Seaperch tournaments put students’ STEM talents and teamwork to the test

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Seaperch’s motto of teach-build-become is an apt collection of words to signify exactly what they want to do. The Seaperch Tournament hosted this weekend at the La Mesa Municipal Pool and next weekend as well is a motto in action.

SeaPerch is the name given to an outbranch competition of the Exploring STEM careers Initiative (ESCI), a National Science Foundation funded grant to SDSU‘s Research Foundation, in collaboration with the San Diego Science Alliance.

Seaperch’s motto of teach-build-become is an apt collection of words to signify exactly what they want to do. The Seaperch Tournament hosted this weekend at the La Mesa Municipal Pool and next weekend as well is a motto in action.

SeaPerch is the name given to an outbranch competition of the Exploring STEM careers Initiative (ESCI), a National Science Foundation funded grant to SDSU‘s Research Foundation, in collaboration with the San Diego Science Alliance.

It is a nationwide program that gives students the opportunity to learn about mathematics, robotics engineering, and science. Building skills like ship and submarine design, it encourages students to explore naval architecture, ocean engineering principles.

Students built mini ROVs they piloted through an underwater maze and competed for points.  The project involves engineering, physics and teamwork. More than 100 students on Seaperch teams from area middle and high schools had a chance to show what they understood about buoyancy and building a model that operates in a maze underwater.

How that played out locally is a 9-week program that had local students like the students of 6th grade teacher, Jeff Lamb, at Santee’s Chet F. Harritt Elementary studying with Lamb after school.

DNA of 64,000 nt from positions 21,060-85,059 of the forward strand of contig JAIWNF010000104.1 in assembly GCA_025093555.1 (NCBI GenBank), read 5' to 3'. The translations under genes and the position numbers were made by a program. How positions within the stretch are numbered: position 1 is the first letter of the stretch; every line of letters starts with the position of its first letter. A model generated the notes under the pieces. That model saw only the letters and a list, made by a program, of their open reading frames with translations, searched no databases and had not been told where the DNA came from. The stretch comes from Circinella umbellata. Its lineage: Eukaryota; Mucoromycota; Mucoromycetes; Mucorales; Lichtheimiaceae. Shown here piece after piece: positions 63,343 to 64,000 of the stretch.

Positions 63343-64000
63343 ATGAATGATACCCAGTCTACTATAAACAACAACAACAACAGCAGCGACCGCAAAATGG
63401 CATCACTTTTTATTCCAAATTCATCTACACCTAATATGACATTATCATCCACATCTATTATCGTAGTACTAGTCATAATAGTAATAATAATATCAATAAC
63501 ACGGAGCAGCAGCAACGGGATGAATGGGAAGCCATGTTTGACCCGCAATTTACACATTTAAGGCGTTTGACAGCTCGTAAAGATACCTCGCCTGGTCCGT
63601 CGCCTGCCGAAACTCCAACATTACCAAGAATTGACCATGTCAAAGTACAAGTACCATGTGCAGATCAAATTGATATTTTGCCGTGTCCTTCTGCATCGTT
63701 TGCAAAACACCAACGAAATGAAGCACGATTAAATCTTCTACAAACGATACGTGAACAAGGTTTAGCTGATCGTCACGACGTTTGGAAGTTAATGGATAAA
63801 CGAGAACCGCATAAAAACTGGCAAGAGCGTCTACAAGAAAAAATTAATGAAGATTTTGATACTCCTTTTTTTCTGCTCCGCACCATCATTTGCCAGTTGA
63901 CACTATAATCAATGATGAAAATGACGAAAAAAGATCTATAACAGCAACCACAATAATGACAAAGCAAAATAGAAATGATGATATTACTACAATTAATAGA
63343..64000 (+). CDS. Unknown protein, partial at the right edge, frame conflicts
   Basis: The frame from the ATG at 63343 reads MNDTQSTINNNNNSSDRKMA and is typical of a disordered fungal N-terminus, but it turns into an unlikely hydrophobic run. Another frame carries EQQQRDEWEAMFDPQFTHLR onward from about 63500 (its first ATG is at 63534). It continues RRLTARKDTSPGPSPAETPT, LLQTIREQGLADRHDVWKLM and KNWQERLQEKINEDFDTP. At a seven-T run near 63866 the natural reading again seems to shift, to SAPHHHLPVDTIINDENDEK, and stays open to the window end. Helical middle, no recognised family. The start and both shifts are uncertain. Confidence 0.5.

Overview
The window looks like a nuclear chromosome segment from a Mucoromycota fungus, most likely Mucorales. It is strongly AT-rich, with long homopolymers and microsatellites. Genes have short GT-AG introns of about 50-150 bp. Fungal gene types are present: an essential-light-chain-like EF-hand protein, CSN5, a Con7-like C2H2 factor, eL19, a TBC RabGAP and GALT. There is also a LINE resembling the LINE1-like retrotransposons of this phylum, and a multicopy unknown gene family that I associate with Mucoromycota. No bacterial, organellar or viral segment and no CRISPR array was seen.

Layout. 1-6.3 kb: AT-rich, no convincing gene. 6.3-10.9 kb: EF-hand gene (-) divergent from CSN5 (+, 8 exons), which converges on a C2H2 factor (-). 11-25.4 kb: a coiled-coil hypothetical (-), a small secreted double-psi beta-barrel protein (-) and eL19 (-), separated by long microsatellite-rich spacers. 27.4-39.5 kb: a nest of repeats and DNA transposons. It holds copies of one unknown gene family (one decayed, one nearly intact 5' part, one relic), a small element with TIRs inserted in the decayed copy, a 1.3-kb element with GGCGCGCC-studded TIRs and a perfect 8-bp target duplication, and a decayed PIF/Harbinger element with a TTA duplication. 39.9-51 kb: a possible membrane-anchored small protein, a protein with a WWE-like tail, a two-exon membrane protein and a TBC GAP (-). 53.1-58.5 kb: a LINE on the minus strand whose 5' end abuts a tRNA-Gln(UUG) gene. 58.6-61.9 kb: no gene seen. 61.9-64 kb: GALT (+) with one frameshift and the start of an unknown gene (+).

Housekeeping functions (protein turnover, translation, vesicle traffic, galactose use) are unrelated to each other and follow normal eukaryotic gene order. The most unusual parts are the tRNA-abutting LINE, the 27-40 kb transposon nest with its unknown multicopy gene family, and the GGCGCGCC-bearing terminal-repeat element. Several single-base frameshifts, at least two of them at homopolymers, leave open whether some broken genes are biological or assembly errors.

Lamb introduced the Seaperch project at an assembly. After that it was students working with kits to build the underwater diving models. Chet F. Harritt will become a STEAM school in the 2015-16 school year.

The May 9 tournament had teams, advisors, and judges in attendance. The three judges, all Navy men, one of which was E-6 Anthony Escobedo, timed the diving time and speed of the ROVs going back and forth thru underwater hoops. Judges noted that the best teams had video gamers who were able to use the game like controls like a second nature.

Santee’s Pride Academy had students Seth Grosch-7th grade, Dylan Hassin-8th, and Merci Hassin-6th, competing. Hassin said that the ROVs sunk faster in saltwater and came up quicker than in fresh water, a comparison courtesy of an earlier trip to Chula Vista’s Living Coast Discovery Center.

Project manager, retired teacher Dave Massey, was a hands-on man the entire nine weeks for teams from San Ysidro to Escondido. On May 9 he not only waded into the pool to deal with underwater mishaps but answered questions every other minute for parents and students.   According to Masse the winners will be notified by e-mail after the second week of competition is done.

STEM is an acronym for the fields of science, technology, engineering and math. STEAM adds in art to the educational curriculum.

This event is continued on May 16, at the La Mesa Municipal Pool from 1 p.m. – 4 p.m. Visit: www.sdsa.org/robotics or www.sdsa.org or call 619/400-9777 for further information.

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